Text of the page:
“For good ideas and true innovation, you need human interaction, conflict, argument, debate.” — Margaret Heffernan
As a mediator my main role is to help people find resolution to their conflict. You may be surprised to know that I quite often tell my clients that conflict is not always a bad thing. Conflicts are an important part of life as they lead to changes and generate insights. When well managed, they open doors to exploring different points of view and search for more creative solutions. The problem is not the conflict itself but rather how to handle it.
We all know that no matter where we are, there will always be that person who likes to disagree with others and stir things up, “the contrarian”. We don’t always like contrarians, do we? But in a study conducted by the Stanford Graduate School of Business (SGSB) it was found that having a contrarian in a work group can actually be a good thing. They concluded that when a contrary opinion was presented in a non-confrontational way, it led to a reflective discussion of pros and cons and consequently the team performed better and produced a better result.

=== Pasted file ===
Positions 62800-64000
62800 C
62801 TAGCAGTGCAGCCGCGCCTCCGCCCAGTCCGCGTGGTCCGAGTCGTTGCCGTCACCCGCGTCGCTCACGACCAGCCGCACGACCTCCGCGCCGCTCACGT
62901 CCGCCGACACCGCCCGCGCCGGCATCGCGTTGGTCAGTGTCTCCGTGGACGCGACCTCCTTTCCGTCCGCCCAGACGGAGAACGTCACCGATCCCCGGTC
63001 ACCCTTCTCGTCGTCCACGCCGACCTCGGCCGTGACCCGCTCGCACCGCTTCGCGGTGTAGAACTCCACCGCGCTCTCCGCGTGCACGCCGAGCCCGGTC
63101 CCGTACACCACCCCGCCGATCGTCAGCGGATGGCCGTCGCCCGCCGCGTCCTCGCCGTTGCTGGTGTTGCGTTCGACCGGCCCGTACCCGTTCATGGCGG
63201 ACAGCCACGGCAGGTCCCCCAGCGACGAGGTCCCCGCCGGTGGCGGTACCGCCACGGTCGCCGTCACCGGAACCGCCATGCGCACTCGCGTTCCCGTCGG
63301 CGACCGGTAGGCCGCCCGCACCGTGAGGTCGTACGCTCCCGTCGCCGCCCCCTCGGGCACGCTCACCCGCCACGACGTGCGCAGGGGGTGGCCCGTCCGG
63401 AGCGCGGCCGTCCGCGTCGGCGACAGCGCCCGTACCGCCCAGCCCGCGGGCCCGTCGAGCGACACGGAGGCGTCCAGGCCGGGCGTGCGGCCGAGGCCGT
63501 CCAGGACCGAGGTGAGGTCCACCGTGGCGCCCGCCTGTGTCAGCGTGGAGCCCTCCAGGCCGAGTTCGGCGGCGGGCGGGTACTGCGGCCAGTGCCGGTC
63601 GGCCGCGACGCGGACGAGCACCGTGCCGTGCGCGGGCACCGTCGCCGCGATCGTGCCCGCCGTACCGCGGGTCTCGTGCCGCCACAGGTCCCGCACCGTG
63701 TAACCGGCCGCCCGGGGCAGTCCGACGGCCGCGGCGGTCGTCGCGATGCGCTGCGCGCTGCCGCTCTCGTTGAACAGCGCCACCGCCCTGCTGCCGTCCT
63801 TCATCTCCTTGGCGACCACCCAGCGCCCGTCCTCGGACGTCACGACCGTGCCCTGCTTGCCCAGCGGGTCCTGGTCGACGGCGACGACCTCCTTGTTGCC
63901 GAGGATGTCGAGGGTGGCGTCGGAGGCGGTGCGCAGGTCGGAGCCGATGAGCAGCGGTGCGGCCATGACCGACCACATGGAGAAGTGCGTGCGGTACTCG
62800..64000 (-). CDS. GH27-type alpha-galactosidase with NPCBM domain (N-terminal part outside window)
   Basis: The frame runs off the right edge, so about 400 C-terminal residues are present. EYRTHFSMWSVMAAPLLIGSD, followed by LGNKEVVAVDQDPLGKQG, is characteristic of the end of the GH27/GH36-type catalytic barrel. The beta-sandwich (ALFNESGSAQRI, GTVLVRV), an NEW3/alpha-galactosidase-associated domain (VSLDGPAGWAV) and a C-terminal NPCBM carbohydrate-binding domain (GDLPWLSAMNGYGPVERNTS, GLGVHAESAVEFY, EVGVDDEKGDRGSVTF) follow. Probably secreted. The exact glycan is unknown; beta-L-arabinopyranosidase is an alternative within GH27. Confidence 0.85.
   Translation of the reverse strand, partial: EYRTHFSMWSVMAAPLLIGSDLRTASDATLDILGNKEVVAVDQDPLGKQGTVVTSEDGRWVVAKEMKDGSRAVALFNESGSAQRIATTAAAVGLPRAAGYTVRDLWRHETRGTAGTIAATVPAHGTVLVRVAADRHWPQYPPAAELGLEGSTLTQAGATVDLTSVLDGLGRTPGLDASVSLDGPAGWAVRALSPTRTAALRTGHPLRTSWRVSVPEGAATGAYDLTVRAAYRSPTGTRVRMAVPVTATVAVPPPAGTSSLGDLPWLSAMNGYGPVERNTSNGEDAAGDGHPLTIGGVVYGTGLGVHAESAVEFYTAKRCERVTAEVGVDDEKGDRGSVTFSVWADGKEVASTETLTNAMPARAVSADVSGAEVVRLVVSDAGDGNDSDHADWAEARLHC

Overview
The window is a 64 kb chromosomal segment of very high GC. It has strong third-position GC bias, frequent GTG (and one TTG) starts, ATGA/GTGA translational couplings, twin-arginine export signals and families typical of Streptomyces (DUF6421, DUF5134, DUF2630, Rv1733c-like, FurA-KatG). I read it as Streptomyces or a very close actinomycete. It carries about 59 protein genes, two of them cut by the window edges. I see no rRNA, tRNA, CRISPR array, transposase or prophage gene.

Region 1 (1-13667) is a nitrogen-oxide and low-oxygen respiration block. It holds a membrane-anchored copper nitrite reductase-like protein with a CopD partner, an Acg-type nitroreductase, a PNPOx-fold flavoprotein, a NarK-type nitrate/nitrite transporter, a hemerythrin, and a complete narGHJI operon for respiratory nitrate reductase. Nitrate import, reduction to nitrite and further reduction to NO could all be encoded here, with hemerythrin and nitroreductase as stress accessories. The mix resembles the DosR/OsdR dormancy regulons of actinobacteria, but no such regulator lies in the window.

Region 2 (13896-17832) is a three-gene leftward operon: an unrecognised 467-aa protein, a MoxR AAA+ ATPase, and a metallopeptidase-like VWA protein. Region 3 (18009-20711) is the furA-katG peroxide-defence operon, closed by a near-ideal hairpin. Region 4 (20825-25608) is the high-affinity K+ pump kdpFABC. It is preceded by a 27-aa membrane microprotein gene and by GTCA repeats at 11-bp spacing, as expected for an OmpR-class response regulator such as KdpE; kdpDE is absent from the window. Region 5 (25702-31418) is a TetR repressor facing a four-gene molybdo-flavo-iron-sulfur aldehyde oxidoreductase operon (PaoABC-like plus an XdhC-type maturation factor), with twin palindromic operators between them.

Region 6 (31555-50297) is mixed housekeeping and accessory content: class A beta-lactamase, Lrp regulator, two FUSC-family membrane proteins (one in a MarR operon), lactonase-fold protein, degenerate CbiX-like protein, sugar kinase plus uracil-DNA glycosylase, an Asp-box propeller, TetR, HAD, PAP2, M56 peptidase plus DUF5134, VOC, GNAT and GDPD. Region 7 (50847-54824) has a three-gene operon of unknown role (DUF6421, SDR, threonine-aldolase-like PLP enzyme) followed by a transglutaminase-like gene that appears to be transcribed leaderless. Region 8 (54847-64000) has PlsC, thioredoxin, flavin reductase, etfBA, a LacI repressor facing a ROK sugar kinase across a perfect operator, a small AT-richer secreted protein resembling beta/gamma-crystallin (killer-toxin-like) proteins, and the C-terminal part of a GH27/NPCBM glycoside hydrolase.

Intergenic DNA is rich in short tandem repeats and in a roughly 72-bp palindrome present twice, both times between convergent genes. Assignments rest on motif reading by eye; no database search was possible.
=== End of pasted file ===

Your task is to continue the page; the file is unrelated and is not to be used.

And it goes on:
They also concluded that the teams that had a loner or a very small group of contrarians performed better than the groups where either everybody agreed with one other or everybody disagreed with one another.
Having a “devil’s advocate” can be a good thing. A positive devil’s advocate is one who sees the differences, is able to communicate them in a positive non-confrontational way thus forcing the team to extend its research and thinking to all pros and cons. This is called “healthy conflict” or “skewed conflict.” If no one is playing devil’s advocate, this could be something that the leader may take on or even provoke in his team.
However, as we know, not all contrarians bring a positive note, and whether a conflict helps or hurts the team is a job for the leader to assess and work through. The structure of such conflict is crucial to its success. Communication is key here. Always stress the importance of positive communication in order to keep the creative juices flowing as opposed to escalated, emotional brawl.
When presented with a negative oppressive contrary opinion, the leader can, tactfully, thank the contrarian for bringing a different perspective to the table, acknowledge the different perspective as one that the team has not thought of yet and then ask the team how they could make best use of that information to improve upon what they already have. By maintaining a positive note, a competent leader will prove that “healthy conflicts improve creativity, decisions and outcomes.”